Wrestling with what’s right and what’s wrong, and when and where, and that the answers might be different depending on the timing and context of the question is the challenge of the moral life, the Christian life as followers of the gospel. We often imagine - or perhaps we just hope - that truly moral people reach a place where every deed they perform is righteous, where they always do their best, and their conscience never wavers with a doubt. Of course this is not true.

The truly moral life is one wise enough to see the constant exchange between repenting our mistakes and forgiving others. When we don’t see what we have done wrong, we become more likely to repeat our mistake; if we pass by someone in need of our help, and we never consider it again, we aren’t likely to stop for someone the next time it happens. We would, in fact, just keep walking by, on our own steady course. Instead, Jesus calls us to live life in stops and starts. We stop to repent. We move forward forgiven and forgiving. Again and again. We cannot vow to do the right thing, if we never admit when we are wrong.

This is why the gospel puts such a high value on repentance. It requires us to think, to pause, to reflect, to have a conversation with God. If you are admitting your part in an argument, you don’t just say sorry and shrug. Repentance requires an examination of what caused the fight - what was really behind it, what steps led to it, and why it escalated.

Repentance is the path to wisdom. If we see a bully - adult or child - and we do nothing, repenting, even after the fact, it’s too easy to say: I will step in the next time. Most likely, if that is as deep as you go, you will not, in fact, step in next time. Repenting is a process of thought and an examination of action: “Why didn’t I step in?” we need to ask. “What circumstances deterred me? Was it the people watching? Was it the nature of the bullying? Was I worried about myself?”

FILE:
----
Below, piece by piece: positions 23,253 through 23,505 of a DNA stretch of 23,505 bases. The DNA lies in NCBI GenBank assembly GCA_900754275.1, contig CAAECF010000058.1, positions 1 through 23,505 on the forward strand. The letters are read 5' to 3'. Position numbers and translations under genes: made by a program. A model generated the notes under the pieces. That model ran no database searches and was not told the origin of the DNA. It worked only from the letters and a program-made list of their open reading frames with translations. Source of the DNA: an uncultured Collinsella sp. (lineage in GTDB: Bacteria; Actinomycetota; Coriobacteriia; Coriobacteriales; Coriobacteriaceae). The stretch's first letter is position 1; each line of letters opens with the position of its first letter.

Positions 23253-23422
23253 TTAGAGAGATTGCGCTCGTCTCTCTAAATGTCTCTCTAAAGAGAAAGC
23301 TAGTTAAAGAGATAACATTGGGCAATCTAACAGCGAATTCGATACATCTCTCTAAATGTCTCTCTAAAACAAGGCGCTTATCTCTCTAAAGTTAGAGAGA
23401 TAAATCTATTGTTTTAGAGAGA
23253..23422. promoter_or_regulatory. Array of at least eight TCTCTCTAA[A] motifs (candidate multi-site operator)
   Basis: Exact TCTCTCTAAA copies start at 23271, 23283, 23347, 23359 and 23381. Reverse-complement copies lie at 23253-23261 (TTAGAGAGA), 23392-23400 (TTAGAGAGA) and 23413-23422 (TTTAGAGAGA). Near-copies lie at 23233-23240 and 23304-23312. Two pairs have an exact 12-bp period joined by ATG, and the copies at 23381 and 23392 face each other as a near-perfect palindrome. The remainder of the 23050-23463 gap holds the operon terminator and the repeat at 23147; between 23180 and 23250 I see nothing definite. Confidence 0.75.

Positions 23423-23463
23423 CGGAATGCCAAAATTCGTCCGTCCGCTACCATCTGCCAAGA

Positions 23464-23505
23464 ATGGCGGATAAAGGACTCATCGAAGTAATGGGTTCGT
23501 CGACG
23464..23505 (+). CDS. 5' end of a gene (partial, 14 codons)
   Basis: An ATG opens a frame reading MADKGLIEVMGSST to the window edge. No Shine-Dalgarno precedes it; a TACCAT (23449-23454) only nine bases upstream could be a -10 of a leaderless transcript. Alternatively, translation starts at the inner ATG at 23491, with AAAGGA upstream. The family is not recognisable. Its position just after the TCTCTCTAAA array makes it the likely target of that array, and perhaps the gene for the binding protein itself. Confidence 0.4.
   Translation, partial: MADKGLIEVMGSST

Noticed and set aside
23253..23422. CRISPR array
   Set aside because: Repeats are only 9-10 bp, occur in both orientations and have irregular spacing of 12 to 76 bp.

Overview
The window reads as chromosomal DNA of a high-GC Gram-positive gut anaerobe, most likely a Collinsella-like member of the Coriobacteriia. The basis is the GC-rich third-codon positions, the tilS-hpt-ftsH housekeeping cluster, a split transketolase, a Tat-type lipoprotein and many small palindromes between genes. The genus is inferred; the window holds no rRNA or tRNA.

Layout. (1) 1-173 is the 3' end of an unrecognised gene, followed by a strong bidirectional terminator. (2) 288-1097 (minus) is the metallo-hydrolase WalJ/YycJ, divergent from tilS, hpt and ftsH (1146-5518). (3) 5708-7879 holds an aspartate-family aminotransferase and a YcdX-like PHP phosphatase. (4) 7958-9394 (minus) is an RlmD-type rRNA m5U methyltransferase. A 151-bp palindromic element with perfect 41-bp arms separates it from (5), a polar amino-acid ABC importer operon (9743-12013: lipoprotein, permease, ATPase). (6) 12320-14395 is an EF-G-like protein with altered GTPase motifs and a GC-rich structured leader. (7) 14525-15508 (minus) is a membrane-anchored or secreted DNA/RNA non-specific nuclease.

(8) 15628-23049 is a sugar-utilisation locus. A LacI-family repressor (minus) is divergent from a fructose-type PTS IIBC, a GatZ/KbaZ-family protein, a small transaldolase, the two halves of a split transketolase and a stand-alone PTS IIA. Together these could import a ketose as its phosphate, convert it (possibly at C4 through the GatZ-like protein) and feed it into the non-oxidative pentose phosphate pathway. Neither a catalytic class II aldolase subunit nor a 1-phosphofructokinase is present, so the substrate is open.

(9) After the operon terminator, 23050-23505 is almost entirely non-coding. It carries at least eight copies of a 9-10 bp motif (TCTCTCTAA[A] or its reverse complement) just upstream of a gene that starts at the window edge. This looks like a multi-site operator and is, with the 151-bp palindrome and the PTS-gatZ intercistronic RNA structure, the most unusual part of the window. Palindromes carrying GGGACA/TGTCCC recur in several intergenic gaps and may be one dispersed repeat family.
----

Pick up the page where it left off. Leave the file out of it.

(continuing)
Finding those answers is what moves us forward - it makes us conscious of the things to watch out for, the pitfalls to be mindful of. It gives us the courage to do something different the next time. Perhaps we realize that the other witnesses felt the same as we did; or that the cost to ourselves was really very small; or that even if there is a cost - like detention or anger from the bully - we could handle it.

So you have repented - you have answered those questions. Why should forgiveness come next? How many times do we beat ourselves up about our own mistakes: why didn’t I do something? Why did I do that certain thing? Why didn’t I stay quiet? Why didn’t I speak up? If we have thoughtfully repented, we find it is easier to move on to forgiveness - the kind that Jesus speaks of, in which we are then motivated to try again.

The art of saying sorry is the practicing of faith. Because we are not perfect. Repentance gives us pause, prompts a state of reflection. It leads to forgiveness, for ourselves and for others. It allows us to begin again. Repentance isn’t the posture of the sinner. It is the habit of the faithful.

That is why it comes as a deliberate two-step in the gospel: Repent and Forgive. Only then do we begin to acquire the wisdom to be righteous - a journey that never reaches its destination. But surely along the way, we become more accepting of ourselves and others, more likely to learn from our mistakes, and less likely to walk on by those who are in need.


34 views0 comments

Recent Posts

See All


bottom of page